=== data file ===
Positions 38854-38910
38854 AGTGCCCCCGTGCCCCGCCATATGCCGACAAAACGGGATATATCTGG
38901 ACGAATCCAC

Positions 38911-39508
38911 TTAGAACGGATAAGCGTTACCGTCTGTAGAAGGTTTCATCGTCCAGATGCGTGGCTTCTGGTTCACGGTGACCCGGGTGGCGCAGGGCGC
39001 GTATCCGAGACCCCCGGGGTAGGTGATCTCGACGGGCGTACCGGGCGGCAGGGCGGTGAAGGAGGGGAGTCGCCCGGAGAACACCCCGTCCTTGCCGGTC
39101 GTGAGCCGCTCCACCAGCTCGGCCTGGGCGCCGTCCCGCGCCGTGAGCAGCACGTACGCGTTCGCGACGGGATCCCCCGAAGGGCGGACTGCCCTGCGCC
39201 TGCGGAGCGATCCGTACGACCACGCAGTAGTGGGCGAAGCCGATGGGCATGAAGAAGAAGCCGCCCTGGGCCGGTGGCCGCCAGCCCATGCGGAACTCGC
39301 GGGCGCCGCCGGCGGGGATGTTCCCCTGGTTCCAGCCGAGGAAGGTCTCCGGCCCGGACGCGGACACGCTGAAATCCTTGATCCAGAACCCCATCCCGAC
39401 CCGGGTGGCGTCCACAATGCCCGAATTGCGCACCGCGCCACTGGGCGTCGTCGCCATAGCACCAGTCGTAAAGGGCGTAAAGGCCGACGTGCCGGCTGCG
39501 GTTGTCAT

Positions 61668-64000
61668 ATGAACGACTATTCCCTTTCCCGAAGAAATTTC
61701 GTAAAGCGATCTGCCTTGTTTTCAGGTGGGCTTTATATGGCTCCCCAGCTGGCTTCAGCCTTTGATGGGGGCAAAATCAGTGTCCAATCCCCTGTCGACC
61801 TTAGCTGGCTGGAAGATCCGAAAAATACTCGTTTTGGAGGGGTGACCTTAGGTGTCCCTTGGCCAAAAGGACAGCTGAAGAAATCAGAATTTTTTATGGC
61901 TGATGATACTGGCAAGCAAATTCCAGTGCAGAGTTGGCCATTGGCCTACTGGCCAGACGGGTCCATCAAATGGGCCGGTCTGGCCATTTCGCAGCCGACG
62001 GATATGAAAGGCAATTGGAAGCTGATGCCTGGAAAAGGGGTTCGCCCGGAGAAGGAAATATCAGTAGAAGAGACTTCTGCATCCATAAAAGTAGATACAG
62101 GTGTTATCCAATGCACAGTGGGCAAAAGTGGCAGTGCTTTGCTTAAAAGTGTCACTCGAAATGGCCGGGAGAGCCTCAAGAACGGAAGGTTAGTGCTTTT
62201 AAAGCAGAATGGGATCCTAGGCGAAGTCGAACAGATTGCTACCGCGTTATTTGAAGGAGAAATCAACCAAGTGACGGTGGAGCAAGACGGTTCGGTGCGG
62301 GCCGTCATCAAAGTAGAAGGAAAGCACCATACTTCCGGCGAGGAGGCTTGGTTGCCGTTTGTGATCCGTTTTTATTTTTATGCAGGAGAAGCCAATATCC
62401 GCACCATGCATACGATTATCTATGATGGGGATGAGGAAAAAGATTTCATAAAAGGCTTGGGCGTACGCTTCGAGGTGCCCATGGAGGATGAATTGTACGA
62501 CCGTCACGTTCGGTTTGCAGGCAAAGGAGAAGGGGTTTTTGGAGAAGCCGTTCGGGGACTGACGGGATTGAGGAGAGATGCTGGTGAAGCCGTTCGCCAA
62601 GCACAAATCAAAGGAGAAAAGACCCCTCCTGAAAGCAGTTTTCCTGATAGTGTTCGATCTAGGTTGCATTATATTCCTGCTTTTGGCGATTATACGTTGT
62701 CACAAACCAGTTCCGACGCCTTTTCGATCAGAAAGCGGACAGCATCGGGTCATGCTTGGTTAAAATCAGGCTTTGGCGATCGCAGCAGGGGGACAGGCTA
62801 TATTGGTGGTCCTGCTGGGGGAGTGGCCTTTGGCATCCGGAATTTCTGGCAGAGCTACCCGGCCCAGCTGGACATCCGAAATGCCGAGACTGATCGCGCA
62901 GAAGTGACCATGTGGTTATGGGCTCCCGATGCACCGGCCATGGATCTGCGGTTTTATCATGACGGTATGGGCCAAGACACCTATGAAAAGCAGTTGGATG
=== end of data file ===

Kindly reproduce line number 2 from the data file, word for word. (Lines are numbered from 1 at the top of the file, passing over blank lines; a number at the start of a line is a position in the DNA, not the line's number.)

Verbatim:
38854 AGTGCCCCCGTGCCCCGCCATATGCCGACAAAACGGGATATATCTGG